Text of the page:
Tag Archives: academic libraries

This blog has MOVED

Hi everyone! This blog has moved! Please come and check it out – I got tired of managing 2 blogs at once and decided to bring everything together. So, if you’re so inclined, come read over at this blog’s new home :)

Here you will find Library-related issues and discussion, photography, poetry, and my musings as an editor for an up-and-coming literature magazine. Exciting things are happening.

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Safe Zone: practical applications in the commuter-college library

If you remember from my last post, I started working on a LGBTQ libguide with a few other colleagues in the HACC system.  Luckily, I was able to attend the Safe Zone training presented at the York Campus today and gained some valuable information that can be utilized to assist our LGBTQ student/staff/faculty population across campus’.

First, we learned terminology that I THOUGHT I was totally familiar with – this was not the case.  Most noteably, I discovered that the term “Transgender” is an umbrella term, while I thought it meant someone who was transitioning from either male-to-female or female-to-male but who hadn’t gone through with the surgery yet.  ::insert obnoxious buzzer::  Wrong!

However, this got me thinking – what terms would LGBTQ students be using in their search?  I wrote down terms and added them to the libguide (which is not public yet).  I put this under the “Books” tab, but I am still mulling over the idea of placing books, articles, and more into one category.  I added a section: “Try using these terms” to help our campus population find more information on what they are looking for.

I also learned about “Central Voice” which is an LGBT paper published out of Harrisburg (available here) and that the SGA (student gov’t) is working with the “It gets better” project – all of which I am very excited about.  So, I was thinking of adding the latest edition in PDF form to the libguide so that it is also accessible online and physically.  I think that many LGBTQ students may not be comfortable carrying around the physical pamphlet, so making it accessible online would provide another avenue of access.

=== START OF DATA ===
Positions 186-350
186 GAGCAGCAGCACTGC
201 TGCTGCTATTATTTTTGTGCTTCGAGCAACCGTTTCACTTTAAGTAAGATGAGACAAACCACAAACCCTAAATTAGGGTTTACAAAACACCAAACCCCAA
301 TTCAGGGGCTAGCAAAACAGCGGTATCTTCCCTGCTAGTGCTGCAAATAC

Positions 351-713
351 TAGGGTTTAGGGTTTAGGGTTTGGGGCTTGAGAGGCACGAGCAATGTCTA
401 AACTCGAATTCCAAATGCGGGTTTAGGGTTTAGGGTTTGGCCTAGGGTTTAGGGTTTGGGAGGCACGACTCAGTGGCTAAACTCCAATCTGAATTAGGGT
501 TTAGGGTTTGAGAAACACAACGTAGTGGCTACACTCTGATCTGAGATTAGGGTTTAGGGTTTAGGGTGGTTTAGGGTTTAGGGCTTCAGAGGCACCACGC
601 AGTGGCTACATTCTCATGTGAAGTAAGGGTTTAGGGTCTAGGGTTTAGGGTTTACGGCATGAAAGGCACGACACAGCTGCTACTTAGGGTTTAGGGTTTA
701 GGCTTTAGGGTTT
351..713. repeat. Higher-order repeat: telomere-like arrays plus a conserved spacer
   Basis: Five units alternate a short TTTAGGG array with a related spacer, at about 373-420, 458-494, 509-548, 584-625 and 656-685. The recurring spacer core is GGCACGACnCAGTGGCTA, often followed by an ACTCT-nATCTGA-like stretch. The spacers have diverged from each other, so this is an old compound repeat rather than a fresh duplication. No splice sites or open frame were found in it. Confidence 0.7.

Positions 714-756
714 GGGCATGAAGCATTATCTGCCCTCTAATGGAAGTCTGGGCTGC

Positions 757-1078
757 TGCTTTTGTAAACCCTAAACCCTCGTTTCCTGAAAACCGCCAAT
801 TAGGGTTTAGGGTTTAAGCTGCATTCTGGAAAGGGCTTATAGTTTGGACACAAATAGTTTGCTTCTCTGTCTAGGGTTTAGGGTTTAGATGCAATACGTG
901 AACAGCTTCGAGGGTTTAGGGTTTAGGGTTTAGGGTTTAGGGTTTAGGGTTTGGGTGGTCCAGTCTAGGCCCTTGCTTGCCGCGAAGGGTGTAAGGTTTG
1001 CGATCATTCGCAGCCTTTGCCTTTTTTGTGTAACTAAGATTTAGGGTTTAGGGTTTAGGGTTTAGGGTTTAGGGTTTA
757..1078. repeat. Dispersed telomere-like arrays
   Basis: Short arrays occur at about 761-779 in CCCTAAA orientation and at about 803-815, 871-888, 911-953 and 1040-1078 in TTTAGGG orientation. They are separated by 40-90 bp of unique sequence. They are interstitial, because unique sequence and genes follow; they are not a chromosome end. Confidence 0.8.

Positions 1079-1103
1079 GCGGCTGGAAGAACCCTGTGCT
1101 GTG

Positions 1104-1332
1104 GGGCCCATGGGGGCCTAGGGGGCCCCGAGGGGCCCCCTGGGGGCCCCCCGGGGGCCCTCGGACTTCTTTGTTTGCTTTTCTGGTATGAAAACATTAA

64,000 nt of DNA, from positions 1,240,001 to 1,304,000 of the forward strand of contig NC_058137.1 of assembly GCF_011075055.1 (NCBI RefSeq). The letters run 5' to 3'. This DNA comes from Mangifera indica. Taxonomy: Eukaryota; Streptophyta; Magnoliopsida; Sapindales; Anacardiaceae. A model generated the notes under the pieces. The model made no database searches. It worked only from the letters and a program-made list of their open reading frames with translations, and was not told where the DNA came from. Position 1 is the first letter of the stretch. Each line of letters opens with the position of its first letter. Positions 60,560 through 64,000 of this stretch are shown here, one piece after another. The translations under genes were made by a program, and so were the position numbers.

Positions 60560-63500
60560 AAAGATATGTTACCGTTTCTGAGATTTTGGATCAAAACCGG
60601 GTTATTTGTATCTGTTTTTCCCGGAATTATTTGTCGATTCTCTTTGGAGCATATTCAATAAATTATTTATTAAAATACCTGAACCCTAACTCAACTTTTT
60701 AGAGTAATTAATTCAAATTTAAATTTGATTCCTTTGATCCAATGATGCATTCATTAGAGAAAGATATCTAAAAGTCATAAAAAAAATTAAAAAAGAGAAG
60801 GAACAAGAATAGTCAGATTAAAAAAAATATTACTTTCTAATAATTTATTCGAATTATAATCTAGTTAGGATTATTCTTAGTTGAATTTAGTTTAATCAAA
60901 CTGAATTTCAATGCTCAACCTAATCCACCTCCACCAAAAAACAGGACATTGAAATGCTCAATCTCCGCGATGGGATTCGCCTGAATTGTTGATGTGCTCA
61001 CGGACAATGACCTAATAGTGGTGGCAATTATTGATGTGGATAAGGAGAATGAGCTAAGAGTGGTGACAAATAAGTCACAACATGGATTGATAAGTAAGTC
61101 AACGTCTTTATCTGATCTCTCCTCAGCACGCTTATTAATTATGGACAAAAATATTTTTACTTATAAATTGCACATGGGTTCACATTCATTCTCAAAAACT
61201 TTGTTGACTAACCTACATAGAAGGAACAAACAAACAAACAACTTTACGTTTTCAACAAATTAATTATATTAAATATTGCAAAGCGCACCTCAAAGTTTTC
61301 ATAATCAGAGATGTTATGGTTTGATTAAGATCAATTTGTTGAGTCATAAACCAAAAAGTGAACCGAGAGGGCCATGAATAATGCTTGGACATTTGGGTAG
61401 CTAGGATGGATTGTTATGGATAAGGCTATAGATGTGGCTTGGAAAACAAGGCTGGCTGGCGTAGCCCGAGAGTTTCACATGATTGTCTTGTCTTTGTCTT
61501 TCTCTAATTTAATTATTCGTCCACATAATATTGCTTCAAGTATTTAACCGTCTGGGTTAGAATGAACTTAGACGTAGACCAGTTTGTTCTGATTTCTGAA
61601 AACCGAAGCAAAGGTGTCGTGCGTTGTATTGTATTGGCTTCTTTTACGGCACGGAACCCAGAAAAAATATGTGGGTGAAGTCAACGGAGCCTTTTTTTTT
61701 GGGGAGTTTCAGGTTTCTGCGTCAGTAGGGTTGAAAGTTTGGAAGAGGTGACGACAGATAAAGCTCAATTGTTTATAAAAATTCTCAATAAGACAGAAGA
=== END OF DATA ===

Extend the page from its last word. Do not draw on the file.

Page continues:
Since HACC York does not currently have an Allies group on campus, I was thinking that maybe the smaller satellites could work with the Harrisburg campus’ strong Allies group to coordinate events together.  Since this is a commuter campus, we should be thinking of ways to allow all students the chance to participate.

Here’s some things to try:

  • Skype meetings with Harrisburg Allies group to other HACC Campus’
  • Coordinate events such as: Campus Pride or set up a  display table at local (central PA) Pride events during the summer.  This will show that HACC is a safe place for all students and it gets us out there in the community.
  • Discuss having special topics classes offered at different campus’ on Queer Studies.  Seems out of reach, but it’s not unheard of.
  • Celebrate Pride events in the library!  Parties = People!  Bring people in, provide a safe space, gain allies, and promote library resources for LGBTQ students/staff/faculty

With a little help, we can all reach out to provide a safe space on campus for LGBTQ students.  The library plays an integral part as we are providers of information, and we need to be understanding, knowledgeable, and able to provide resources to our campus community.

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PaLA 2011 conference notes (Sunday/Monday)